Bittersweet: A Savage Memoir, by George M. Savage
[Note: This book was provided free of charge by BookLook/Thomas Nelson Publishers in exchange for an honest review.]
There are quite a few puns related to the title of this memoir. For one, the book is a memoir about a life spent in a savage world by someone whose last name happens to be savage. It is also not so much a memoir about one person alone but about the family in which he is a part, and the memoir itself looks at the savagery of life related to health and economic and geopolitical conditions. The title therefore is rich in layers and irony to be puzzled out by its readers. As a memoir, this book tests the boundaries of a memoir in several ways. For one, it does not follow entirely the usual narrative flow of a memoir , but instead it features a lot of lists and seemingly extraneous material, and a fair amount of commentary by the author on other people in a way that is seemingly unrelated to the flow of the author’s life story and also contains a substantial bit of material about other people praising the author. The author’s life sits at that boundary between not fascinating enough for a memoir in the eyes of some and too fascinating for the memoir it gets in the eyes of others–certainly a younger writer would have made much more hay of some of the material discussed in this book.
Despite the fact that the author himself does not believe his own life to have been that interesting, this memoir is a worthwhile account of an intriguing life, and it is clear that those friends and family members who urged the author for so long to write an account of his life, probably in light of the stories they had heard him tell about his youth, were right to do so. The contents are divided into thematic blocks, many of which contain interesting commentary that can be taken further by the reader. The author’s discussion of his own family history, which takes place over several chapters, some at the beginning and some towards the end, demonstrate a history of solid work in a particular area where the author and his family settled, and the fact that the family had to deal with several serious curses, among them TB and alcoholism, both of which influenced the author by increasing his isolation, forcing him to spend a lot of his childhood fatherless, and giving him an edge against alcohol abuse and even use that this book is full of. The author’s religious background as a Southern Baptist is well discussed and the book as well discusses the difficulty many managers of the author’s companies had in dealing with the southern workers, while also demonstrating the author was in an uncomfortable position between union sympathizers or local racists on the one hand and management that the author continually comments on as Jewish and northerner and not being sympathetic to Southern concerns, which puts the author in an uncomfortable middle space which makes his lengthy success in work rather remarkable.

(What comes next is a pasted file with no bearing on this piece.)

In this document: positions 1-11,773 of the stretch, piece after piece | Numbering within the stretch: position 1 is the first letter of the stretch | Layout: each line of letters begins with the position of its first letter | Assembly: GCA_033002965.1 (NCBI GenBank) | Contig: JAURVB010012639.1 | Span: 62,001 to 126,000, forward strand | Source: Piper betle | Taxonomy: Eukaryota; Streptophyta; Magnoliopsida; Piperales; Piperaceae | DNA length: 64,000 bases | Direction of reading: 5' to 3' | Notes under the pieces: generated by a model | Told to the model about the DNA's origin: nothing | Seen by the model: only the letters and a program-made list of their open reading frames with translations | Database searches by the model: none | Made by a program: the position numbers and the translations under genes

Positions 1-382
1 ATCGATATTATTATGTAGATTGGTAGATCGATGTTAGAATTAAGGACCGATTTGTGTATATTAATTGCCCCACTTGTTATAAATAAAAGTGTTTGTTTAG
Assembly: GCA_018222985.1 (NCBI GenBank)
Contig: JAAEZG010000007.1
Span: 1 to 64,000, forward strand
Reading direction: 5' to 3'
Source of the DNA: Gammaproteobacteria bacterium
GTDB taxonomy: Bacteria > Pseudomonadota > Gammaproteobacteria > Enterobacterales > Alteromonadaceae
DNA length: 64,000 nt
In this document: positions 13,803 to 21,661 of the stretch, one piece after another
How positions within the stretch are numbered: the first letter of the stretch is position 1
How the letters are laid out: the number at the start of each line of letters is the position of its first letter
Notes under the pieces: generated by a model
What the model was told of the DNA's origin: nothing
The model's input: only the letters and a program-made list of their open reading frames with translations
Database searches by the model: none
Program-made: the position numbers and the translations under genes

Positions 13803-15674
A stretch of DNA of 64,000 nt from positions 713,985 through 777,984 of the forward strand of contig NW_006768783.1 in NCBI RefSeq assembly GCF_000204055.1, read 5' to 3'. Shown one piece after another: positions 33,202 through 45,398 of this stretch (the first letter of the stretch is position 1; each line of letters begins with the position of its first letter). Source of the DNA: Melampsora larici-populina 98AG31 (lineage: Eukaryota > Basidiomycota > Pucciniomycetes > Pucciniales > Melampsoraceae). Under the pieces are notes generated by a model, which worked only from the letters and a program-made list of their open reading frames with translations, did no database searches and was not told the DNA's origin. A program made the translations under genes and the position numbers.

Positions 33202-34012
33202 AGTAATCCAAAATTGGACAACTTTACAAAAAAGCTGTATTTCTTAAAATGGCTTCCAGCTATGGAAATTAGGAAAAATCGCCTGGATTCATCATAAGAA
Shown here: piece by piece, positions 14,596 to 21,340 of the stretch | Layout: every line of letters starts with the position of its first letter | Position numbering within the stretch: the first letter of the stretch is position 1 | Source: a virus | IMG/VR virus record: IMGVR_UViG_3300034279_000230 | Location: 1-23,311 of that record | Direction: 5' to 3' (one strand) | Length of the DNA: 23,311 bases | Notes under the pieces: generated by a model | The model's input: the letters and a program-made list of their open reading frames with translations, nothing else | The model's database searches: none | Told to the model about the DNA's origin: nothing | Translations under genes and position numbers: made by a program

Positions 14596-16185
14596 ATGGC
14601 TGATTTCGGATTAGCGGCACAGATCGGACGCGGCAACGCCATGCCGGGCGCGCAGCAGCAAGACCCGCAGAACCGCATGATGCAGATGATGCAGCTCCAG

There are many areas of the book that a different writer would have made more hay out of. For one, the author had a lot of experience being bullied as a kid, and this likely shaped his view somewhat. For another, the author seems to have teased one of his best friends about not being married–he comments that he wishes he would have been kinder to one friend who never married and died too young, and in the book he teases one of his grandchildren about not yet being married and having children of his own. This is an area that I am particularly sensitive to, for easily understood reasons. Nevertheless, the memoir is clearly a love letter to the author’s wife, who has managed to beat colon cancer, and to the rest of the author’s large family and circle of friends. It is clear that the author is a loyal friend and relative to those he writes about, and the inclusion of a significant amount of praise is also worthwhile. The author’s discussion of the shame of accepting handouts even during the Great Depression also shows much of the chip on the shoulder that the author likely had as a way to spur him on to success. This book, as a history of a particular place and time and person, is likely to be a worthwhile resource for local historians of his area of Tennessee for some time to come, given that it discusses a great deal of interest to an understanding of life in that part of the South. It is also a life worth celebrating on its own terms, and we can therefore be happy to see such a delightful, even if unconventional, memoir from a man whose life was far more interesting and noteworthy than he may have believed.
 See, for example: